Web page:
BACKGROUND AND PURPOSE: Experienced freedivers can endure prolonged breath-holds despite severe hypoxemia and are therefore ideal subjects to study apnea-induced cerebrovascular reactivity. This multiparametric study investigated CBF, the spatial coefficient of variation as a correlate of arterial transit time and brain metabolism, dynamics during prolonged apnea.
MATERIALS AND METHODS: Fifteen male freedivers (age range, 20-64 years; cumulative previous prolonged breath-holds >2 minutes and 30 seconds: 4-79,200) underwent repetitive 3T pseudocontinuous arterial spin-labeling and 31P-/1H-MR spectroscopy before, during, and after a 5-minute breath-hold (split into early and late phases) and gave temporally matching venous blood gas samples. Correlation of temporal and regional cerebrovascular reactivity to blood gases and cumulative previous breath-holds of >2 minutes and 30 seconds in a lifetime was assessed.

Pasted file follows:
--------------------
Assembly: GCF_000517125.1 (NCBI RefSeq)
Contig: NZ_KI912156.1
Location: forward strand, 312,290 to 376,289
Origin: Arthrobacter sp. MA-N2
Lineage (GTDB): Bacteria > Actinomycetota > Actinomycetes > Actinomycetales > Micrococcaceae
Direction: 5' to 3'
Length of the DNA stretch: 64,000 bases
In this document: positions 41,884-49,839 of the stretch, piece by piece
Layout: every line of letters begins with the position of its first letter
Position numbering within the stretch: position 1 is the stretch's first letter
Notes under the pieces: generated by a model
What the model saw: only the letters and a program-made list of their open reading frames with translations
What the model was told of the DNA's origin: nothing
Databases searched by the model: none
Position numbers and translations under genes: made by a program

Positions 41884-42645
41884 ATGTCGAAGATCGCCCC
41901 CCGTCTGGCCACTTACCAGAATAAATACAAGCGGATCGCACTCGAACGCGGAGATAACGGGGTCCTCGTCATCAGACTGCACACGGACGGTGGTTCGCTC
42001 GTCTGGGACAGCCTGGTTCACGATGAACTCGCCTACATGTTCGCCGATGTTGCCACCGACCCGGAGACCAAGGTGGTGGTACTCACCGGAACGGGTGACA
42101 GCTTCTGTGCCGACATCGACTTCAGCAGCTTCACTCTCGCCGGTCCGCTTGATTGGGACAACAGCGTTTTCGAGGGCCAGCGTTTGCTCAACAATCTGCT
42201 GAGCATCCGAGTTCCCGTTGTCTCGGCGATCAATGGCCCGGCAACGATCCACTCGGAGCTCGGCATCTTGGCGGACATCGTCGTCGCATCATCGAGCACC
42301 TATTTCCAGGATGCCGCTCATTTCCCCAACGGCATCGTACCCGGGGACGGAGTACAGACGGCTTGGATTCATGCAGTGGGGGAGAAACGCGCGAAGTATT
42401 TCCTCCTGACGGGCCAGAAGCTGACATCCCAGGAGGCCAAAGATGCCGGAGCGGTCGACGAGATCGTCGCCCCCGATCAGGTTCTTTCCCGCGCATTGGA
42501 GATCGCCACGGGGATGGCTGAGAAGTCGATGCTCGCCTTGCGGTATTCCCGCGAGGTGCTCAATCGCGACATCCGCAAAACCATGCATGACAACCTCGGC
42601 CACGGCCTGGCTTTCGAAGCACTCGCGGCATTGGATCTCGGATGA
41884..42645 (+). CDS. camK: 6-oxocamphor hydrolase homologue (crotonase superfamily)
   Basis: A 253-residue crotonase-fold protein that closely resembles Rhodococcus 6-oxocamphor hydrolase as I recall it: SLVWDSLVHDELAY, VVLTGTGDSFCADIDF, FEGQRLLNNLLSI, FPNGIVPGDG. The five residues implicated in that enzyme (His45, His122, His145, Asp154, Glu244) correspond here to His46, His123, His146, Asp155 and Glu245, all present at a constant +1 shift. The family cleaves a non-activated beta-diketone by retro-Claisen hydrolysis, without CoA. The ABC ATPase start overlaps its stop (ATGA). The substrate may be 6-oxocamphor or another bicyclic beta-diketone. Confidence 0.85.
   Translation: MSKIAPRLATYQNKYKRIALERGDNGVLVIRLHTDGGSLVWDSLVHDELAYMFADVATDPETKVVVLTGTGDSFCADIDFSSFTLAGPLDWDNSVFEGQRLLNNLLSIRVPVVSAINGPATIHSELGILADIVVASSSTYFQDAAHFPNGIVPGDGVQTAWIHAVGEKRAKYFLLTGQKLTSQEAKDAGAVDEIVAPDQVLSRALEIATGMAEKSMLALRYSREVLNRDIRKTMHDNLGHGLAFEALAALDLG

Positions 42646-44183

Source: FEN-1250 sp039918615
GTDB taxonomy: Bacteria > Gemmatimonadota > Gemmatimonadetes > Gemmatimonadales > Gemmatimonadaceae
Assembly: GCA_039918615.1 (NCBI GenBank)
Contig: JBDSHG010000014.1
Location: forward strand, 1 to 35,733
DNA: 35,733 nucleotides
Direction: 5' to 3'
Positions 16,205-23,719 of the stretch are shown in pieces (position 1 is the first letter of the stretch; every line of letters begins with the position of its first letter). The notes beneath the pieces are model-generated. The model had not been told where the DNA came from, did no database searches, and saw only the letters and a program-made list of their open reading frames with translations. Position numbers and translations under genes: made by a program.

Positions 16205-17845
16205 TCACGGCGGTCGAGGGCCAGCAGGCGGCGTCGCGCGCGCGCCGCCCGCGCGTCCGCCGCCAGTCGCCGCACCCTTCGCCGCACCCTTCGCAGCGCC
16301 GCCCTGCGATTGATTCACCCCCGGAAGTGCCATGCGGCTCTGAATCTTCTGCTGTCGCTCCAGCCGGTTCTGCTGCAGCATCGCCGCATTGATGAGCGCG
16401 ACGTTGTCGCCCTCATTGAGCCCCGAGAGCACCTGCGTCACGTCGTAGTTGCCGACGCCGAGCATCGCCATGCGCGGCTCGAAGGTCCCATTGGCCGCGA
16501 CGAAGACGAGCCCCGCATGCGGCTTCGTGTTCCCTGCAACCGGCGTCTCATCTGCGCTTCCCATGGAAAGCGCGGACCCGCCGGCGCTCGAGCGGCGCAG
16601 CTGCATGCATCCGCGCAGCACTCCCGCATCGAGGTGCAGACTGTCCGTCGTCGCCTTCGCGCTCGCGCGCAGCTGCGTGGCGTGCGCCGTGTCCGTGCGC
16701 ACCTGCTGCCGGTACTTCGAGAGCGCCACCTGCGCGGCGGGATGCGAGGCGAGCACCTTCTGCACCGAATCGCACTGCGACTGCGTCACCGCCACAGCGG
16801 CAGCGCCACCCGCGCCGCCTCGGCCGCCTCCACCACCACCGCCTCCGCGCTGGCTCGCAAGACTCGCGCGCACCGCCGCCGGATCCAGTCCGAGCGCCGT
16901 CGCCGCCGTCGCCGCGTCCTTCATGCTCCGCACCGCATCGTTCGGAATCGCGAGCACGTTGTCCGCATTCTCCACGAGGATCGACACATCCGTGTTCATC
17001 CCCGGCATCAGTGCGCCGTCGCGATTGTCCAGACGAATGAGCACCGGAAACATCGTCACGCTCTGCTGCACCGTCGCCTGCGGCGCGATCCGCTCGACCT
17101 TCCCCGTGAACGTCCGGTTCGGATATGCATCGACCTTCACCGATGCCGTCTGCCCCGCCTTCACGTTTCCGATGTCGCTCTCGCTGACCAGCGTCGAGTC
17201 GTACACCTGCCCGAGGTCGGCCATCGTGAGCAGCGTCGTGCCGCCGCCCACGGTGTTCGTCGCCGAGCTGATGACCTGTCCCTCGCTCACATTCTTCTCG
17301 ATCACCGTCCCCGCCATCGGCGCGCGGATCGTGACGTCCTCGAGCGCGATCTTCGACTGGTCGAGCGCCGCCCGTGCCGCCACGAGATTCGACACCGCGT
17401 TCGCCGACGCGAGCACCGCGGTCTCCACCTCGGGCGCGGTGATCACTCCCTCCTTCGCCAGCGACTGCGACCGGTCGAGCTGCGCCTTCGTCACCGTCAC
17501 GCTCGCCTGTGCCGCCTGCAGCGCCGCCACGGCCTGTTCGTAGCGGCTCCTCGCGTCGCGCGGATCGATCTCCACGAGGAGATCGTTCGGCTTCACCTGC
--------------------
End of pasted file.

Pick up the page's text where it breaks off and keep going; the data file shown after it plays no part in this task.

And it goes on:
RESULTS: The spatial coefficient of variation of CBF (by arterial spin-labeling) decreased during the early breath-hold phase (-30.0%, P = .002), whereas CBF remained almost stable during this phase and increased in the late phase (+51.8%, P = .001). CBF differed between the anterior and the posterior circulation during all phases (eg, during late breath-hold: MCA, 57.3 ± 14.2 versus posterior cerebral artery, 42.7 ± 10.8 mL/100 g/min; P = .001). There was an association between breath-hold experience and lower CBF (1000 previous breath-holds reduced WM CBF by 0.6 mL/100 g/min; 95% CI, 0.15-1.1 mL/100 g/min; P = .01). While breath-hold caused peripheral lactate rise (+18.5%) and hypoxemia (oxygen saturation, -24.0%), cerebral lactate and adenosine diphosphate remained within physiologic ranges despite early signs of oxidative stress [-6.4% phosphocreatine / (adenosine triphosphate + adenosine diphosphate); P = .02].
CONCLUSIONS: This study revealed that the cerebral energy metabolism of trained freedivers withstands severe hypoxic hypercarbia in prolonged breath-hold due to a complex cerebrovascular hemodynamic response.
- Journal Article